Saturday, 19 September 2015


R.Vasanthakumar, M.A.,B.Ed.,

Department Of English, Government High School, Edachithur

Auxiliary Verbs "Be," "Do," "Have"

An auxiliary verb helps the main (full) verb and is also called a "helping verb." With auxiliary verbs, you can write sentences in different tenses, moods, or voices. Auxiliary verbs are: be, do, have, will, shall, would, should, can, could, may, might, must, ought, etc.
  • I think I should study harder to master English.
  • am having a cup of coffee.
  • You have been practicing hard.
  • It was written by a petitioner.
  • You may choose what you like.
The verb forms of be, do, and have can be used either as a main (full) verb or an auxiliary verb. The following examples show these verbs used as auxiliary verbs.

1. "Be" as an auxiliary verb

a.Used in progressive sentences:
  • I am taking a bath.
  • She is preparing dinner for us.
  • They have been studying all night.
b.Used in passive sentences:
  • I was given a free meal.
  • He was seen by fans at the airport.
  • This song has been sung by all nations.
2."Do" as an auxiliary verb

a. Used in negative sentences:
  • I do not know the truth.
  • She doesn’t agree with me.
  • They didn’t arrive here yet.
b.Used in questions:
  • Do you want to have another one?
  • Did he finish his homework?
  • Do we need to keep going straight?
3."Have" as an auxiliary verb

a. Used in perfect sentences:
  • I have been following you for a mile.
  • We have done a lot so far.
  • She had been queen of the town.

[Quiz 19.1]

Identify all auxiliary verbs in the following paragraph.

I have just heard that you didn’t attend the meeting yesterday. Did you have a conflict with that time? I must ask that you explain the reason.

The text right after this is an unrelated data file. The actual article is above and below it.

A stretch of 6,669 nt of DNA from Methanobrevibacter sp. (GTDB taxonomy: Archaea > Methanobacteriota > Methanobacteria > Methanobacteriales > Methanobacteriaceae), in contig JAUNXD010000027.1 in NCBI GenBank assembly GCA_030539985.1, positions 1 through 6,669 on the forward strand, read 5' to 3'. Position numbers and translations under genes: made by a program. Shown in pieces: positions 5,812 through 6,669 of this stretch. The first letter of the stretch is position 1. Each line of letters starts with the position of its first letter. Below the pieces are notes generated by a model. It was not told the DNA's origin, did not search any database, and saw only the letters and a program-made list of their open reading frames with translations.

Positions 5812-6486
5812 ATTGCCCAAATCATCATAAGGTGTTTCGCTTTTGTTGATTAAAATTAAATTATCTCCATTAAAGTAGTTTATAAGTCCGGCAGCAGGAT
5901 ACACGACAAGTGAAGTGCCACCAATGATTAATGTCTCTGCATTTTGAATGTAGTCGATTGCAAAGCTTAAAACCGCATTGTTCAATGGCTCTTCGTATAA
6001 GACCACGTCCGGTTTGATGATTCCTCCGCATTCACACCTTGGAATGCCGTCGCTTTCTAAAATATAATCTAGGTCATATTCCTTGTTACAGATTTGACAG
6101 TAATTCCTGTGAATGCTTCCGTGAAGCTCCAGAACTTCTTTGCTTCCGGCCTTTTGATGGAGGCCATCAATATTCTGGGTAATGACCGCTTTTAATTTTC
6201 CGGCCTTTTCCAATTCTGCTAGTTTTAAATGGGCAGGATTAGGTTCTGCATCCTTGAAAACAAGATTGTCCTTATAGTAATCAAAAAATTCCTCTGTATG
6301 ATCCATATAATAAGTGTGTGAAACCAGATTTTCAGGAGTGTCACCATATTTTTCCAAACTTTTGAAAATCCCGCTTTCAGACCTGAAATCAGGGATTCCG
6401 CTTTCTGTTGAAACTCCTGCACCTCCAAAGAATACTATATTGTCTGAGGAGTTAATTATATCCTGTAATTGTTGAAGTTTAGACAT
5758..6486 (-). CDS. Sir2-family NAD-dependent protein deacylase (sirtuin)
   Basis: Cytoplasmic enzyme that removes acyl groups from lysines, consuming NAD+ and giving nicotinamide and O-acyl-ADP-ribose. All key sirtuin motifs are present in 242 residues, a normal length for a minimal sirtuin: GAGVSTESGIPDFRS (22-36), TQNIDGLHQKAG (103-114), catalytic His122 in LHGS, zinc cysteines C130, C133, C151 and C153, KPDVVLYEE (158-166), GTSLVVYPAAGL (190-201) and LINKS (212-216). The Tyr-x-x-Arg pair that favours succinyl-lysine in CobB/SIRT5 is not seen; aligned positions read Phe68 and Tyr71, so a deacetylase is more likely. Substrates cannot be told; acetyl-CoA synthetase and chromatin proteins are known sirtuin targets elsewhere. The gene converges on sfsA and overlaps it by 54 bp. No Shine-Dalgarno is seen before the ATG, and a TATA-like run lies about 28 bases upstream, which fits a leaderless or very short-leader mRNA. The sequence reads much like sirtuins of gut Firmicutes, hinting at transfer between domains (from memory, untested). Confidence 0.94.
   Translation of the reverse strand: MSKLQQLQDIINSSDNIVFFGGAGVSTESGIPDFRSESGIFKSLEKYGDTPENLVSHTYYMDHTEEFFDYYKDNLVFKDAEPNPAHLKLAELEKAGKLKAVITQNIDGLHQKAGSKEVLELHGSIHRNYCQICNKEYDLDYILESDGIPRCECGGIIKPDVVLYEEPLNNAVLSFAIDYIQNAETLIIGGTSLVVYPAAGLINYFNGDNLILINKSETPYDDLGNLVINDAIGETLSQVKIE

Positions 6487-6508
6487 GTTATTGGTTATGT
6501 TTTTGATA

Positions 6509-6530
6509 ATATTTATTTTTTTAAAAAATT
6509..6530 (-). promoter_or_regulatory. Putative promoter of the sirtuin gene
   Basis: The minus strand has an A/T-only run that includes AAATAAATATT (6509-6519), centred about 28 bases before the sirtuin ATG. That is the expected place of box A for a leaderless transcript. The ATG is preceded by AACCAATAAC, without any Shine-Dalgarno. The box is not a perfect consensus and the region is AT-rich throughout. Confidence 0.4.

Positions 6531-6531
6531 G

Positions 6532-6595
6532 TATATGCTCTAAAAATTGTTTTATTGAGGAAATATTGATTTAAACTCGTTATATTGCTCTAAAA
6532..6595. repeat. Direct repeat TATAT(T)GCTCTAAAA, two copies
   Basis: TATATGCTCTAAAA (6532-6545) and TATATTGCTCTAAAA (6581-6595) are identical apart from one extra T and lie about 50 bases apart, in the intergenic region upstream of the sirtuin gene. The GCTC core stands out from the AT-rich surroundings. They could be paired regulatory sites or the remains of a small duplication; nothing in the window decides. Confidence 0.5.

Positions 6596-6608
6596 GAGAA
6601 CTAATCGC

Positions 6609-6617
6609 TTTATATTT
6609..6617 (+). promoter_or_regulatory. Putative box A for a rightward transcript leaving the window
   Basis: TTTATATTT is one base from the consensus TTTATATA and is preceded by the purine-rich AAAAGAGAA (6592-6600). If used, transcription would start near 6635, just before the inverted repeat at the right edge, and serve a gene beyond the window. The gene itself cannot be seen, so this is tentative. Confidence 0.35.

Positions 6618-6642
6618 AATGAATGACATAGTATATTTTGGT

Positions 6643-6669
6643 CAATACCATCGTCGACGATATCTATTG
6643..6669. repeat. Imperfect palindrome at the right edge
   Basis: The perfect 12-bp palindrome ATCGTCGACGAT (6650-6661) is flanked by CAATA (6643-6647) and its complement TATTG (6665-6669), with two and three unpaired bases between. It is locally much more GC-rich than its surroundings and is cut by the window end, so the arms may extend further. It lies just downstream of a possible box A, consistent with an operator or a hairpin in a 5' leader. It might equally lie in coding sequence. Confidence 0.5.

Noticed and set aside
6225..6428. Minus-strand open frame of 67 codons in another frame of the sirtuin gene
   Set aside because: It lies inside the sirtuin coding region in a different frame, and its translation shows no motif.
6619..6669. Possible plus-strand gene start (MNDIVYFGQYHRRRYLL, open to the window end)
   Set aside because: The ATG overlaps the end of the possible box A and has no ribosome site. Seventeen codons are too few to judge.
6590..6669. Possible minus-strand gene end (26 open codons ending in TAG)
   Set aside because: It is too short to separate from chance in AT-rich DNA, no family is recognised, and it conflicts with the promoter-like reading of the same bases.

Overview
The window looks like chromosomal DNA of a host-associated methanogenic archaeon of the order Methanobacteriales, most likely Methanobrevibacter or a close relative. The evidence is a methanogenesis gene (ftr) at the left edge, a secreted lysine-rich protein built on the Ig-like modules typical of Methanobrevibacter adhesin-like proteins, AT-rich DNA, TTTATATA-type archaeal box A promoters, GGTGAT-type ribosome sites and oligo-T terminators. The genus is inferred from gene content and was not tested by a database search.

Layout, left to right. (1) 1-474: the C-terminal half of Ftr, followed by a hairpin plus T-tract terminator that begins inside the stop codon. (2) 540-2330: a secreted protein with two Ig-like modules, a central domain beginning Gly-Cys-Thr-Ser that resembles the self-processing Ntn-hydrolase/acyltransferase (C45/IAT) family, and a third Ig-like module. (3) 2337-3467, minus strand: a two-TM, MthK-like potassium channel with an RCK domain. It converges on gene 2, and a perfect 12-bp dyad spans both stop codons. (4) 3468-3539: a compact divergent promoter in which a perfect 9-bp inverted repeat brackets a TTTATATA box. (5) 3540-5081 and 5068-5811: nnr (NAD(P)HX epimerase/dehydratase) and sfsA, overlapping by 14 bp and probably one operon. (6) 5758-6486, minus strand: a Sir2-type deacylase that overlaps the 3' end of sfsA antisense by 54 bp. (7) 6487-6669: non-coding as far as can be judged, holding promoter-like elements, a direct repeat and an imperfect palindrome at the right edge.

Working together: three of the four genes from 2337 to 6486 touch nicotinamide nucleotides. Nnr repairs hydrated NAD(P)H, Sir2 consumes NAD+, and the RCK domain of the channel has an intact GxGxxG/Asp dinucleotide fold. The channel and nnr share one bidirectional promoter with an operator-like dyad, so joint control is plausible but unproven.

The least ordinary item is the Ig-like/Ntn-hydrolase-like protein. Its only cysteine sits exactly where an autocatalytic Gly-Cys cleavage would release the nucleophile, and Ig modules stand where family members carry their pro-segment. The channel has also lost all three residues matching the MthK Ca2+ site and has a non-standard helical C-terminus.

[Quiz 19.2]

Which of the following sentences does not show any auxiliary verbs?

1)I didn’t have any reason to go there.
2)Have we practiced this song enough?
3)Three seats have been reserved for us.
4)I am a professor in the economics department.


have just heard that you didn’t attend the meeting yesterday. Did you have a conflict with that time? I must ask that you explain the reason.

Sentence 4 (the verb am is used as the main verb)

Auxiliary Verbs "Will/Would" and "Shall/Should"

The verbs will, would, shall, should, can, could, may, might, and must cannot be the main (full) verbs alone. They are used as auxiliary verbs only and always need a main verb to follow.


Used to express desire, preference, choice, or consent:
  • I will take this duty.
  • Will you stop talking like that?
Used to express the future:
  • It will rain tomorrow.
  • The news will spread soon.
Used to express capacity or capability:
  • This bucket will hold two gallons of water.
  • This airplane will take 200 passengers.
Used to express determination, insistence, or persistence:
  • I will do it as you say.

Would (past form of will)

Often used in auxiliary functions with rather to express preference:
  • I would rather go shopping today.
  • We’d rather say something than stay quiet.
Used to express a wish or desire:
  • I would like to have one more pencil.
Used to express contingency or possibility:
  • If I were you, I would be so happy.
Used to express routine or habitual things:
  • Normally, we would work until 6 p.m.


Mainly used in American English to ask questions politely (it has more usages in British English). For the future tense, will is more frequently used in American English than shall.
  • Shall we dance?
  • Shall I go now?
  • Let’s drink, shall we?
Often used in formal settings to deliver obligation or requirement:
  • You shall abide by the law.
  • There shall be no trespassing on this property.
  • Students shall not enter this room.

Should (past form of shall)

Often used in auxiliary functions to express an opinion, suggestion, preference, or idea: